I originally thought this might be NSFW, but fiat currencies having sex is hardly X-rated. Now you all know the odd reader emails I get everyday…(HT:SD.)
I was going to do some live blogging from the VIC this week in Pasadena until I found out the conference didn’t have wireless. Instead, I took a bunch of notes to post later (ie did you know Lebanon has 30% of their GDP in gold?), but then noticed that Zain at The Manual of Ideas did a far superior job of live blogging the conference. I’ll link to their blogs below, and then chat a bit about my take on things.
I love going to these conferences, and the concept of tracking the smart money is one of the reasons we started AlphaClone. Wayyyy back at the end of 2006 we started tracking a group of 10 hedge funds I like (Baupost, Berkshire, Blue Ridge, Eminence, Greenlight, Lone Pine, Maverick, Okumus, Private, and Tiger).
The portfolio of the 10 most popular ideas amongst these funds has outperformed the market by 14% a year since 2000, and is beating the market by over 25% YTD in 2009. That is astonishing to me (and even includes one fund imploding). At the end of the year we replaced Okumus with Appaloosa – and their clone is absolutely destroying the market this year.
Summaries below (I’m trying to get the guys to let me post the PowerPoints as well). More later.
David Nierenberg, D3
David Chu & Igor Lotsvin, Soma Asset Management
Zeke Ashton, Centaur Capital
Charles de Vaulx, International Value Advisors
Brian Gaines, Springhouse Capital
John Burbank, Passport Capital
Gus Spier, Aquamarine Capital
Jed Nussdorf, Soapstone Capital
Dave Rabinowitz, Kirkwood Capital
William Waller & Jason Stock, M3 Funds
Scott Klein, Beach Point
J. Carlo Cannell Cannell Capital
Whitney Tilson & Glenn Tongue, T2 Partners, Presentation here
Blogging has been light due to a heavy travel schedule, but it should pick back up. I’m headed to the Value Investing Congress in Pasadena if anyone is around this week…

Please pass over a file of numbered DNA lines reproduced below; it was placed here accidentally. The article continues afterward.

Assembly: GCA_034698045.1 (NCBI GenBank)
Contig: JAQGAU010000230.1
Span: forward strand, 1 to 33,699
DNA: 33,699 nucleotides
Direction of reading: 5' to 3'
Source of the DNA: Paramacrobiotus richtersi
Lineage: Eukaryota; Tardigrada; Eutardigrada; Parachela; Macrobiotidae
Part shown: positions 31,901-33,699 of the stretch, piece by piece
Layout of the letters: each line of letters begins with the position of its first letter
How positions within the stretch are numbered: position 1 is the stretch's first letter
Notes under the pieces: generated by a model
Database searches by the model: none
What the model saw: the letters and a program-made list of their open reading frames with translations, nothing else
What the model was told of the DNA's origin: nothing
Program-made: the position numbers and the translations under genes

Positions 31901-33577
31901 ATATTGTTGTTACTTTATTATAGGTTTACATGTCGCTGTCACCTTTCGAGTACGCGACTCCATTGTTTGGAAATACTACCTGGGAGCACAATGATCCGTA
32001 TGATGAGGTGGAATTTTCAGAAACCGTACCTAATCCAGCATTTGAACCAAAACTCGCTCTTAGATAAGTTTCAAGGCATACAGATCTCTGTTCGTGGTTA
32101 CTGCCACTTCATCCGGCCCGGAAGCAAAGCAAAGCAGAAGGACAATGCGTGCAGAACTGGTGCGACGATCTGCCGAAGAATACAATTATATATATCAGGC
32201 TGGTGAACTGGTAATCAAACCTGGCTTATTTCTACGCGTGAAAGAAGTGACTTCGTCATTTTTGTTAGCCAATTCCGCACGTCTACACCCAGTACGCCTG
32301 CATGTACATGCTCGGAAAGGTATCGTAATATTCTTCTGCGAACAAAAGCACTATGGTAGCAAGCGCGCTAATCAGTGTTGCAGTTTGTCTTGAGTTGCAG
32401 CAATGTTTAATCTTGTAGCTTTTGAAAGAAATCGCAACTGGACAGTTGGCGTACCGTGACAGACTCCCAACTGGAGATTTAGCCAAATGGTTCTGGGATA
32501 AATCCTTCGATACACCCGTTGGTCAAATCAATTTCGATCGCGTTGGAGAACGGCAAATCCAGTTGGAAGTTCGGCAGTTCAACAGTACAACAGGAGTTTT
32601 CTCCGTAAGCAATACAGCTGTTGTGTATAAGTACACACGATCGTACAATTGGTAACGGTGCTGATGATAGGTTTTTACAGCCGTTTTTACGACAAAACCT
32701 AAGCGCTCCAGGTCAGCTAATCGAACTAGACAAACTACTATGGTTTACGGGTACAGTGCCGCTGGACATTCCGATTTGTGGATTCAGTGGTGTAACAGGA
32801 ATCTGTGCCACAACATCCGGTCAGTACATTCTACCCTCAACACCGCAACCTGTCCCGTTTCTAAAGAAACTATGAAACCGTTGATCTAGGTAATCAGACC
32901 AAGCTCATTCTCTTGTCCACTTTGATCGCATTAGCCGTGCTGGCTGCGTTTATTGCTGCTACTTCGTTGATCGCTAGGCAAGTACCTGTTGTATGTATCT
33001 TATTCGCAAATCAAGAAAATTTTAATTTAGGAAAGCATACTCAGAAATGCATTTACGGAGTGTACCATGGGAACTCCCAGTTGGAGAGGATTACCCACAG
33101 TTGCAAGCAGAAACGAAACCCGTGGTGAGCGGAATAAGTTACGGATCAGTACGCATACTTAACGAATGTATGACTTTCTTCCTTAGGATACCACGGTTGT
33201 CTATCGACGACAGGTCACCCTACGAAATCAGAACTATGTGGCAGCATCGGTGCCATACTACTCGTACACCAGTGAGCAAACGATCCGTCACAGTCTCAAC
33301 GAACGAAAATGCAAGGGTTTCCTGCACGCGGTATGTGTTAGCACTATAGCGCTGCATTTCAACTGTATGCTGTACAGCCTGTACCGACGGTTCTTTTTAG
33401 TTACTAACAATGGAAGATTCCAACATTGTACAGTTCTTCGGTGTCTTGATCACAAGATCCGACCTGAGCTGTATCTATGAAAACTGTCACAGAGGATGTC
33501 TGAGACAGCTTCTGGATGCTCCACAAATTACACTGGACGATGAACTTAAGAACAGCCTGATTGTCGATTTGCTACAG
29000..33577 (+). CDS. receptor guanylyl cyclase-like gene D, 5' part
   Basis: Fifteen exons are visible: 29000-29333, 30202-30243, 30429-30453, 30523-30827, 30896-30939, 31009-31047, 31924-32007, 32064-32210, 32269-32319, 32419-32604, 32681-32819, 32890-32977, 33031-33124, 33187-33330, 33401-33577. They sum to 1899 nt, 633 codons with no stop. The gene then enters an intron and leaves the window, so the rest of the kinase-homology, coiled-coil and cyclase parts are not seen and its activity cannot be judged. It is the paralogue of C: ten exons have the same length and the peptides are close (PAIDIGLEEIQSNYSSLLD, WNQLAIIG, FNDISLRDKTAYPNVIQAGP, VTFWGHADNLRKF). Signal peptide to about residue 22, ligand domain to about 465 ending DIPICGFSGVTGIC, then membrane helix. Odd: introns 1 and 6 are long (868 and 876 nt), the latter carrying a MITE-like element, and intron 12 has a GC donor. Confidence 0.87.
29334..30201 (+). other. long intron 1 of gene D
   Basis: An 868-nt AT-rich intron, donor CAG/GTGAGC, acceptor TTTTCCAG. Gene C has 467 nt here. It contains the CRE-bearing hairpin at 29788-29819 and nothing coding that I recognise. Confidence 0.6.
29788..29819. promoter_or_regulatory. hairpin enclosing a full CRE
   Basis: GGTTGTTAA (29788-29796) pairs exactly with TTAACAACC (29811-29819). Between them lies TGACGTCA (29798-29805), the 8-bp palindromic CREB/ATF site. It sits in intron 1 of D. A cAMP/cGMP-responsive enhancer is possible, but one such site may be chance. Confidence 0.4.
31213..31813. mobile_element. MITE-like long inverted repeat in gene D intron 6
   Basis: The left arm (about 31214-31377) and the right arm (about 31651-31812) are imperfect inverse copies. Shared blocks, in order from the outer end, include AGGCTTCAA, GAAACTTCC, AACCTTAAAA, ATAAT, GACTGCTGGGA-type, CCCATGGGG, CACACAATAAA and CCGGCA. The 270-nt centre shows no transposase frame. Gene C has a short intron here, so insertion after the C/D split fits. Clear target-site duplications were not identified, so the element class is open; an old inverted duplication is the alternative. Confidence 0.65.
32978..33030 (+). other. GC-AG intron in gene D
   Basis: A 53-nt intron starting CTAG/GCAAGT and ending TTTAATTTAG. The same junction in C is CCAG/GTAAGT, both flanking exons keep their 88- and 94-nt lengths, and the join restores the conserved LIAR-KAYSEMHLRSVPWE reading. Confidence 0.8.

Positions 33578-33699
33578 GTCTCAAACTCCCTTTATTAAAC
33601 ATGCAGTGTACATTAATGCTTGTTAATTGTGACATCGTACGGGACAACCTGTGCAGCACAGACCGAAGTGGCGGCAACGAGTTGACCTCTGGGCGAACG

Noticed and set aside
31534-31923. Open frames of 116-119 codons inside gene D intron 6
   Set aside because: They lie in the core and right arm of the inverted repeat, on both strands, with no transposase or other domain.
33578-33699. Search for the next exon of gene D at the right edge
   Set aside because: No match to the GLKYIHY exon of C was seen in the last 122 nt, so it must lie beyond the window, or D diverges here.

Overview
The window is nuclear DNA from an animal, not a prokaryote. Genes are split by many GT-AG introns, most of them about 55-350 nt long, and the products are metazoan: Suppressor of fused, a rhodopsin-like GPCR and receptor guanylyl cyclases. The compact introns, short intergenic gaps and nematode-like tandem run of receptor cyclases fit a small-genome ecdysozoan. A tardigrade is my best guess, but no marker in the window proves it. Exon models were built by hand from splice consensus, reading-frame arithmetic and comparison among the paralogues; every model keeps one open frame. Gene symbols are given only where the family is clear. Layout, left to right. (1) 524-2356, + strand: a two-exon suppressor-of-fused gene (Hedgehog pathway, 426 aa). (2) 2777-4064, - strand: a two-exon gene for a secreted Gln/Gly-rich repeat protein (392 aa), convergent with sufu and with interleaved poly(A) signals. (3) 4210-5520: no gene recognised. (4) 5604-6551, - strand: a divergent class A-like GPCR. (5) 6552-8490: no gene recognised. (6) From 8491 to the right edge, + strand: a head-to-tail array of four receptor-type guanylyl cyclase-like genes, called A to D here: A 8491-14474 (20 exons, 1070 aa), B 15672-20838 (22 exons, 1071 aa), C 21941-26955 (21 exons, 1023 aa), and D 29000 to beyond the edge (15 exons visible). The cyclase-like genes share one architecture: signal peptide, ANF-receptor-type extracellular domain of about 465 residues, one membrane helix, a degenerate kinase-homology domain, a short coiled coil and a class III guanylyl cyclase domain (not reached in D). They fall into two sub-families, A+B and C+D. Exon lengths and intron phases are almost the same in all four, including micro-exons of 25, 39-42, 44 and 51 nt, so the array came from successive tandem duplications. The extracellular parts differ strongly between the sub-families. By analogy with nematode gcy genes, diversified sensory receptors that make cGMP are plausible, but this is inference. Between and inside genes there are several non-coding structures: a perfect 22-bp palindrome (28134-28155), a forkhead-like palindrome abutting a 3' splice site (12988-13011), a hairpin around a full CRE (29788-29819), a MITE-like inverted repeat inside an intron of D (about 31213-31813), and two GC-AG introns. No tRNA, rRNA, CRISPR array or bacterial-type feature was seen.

Some cool recent milestones:
Launch of two private Cambria Funds
500th blog post
25,000 downloads for my paper, putting it in the top 10 all time on the SSRN!
Some videos of yours truly:
Finally a Convertible Bond ETF is here
Great post with lots of charts on hedge funds.
Back in May 2007 I penned a list of ETFs I’d like to see. Amazing to see that many holes have been filled:
My original list
1. Foreign Small Cap
2. Foreign Bonds, Emerging Bonds
3. Municipal Bonds
5. Convertible Arbitrage
6. Value Hedge Fund of Funds (tracking the 13Fs)
7. Activist Fund of Funds (ditto)
8. Dogs of the Dow with Net Payout Yield (Wisdom Tree but with Payout Yield weighted instead of dividend yield)
9. U.S. Listed Hedge Funds and FOFs
1. Emerging markets non-free (all the countries that cannot exchange local currency for dollars like Sudan and Iran).
3. Individual commodities ala LSE
4. Disease (Diabetes, etc)
5. Country ETF’s by market cap, style
6. Emerging Value, Small Cap
7. Emerging Real Estate
8. Lots of individual country suggestions (Vietnam)
9. Lots of leveraged suggestions for asset classes (AGG, GSP)
Let’s say you knew nothing about investing, and someone presented you with the following choices. Over the past 36 years there are two asset classes, and their return statistics are :
1973-2008 Asset Class A
Sharpe 6% : 0.21
Asset Class B
Sharpe 6% : 0.30
Most investors would choose asset class B due to the similar returns as A, but with much less volatility and drawdown. Obviously, asset class A is stocks and B is bonds. The problem with this analysis is a big bias in the period chosen – one of largely declining interest rates and two big bear markets in stocks. If you take the results back further to 1900, the results are a little different. Here stocks handily outperform bonds, albeit with much more risk.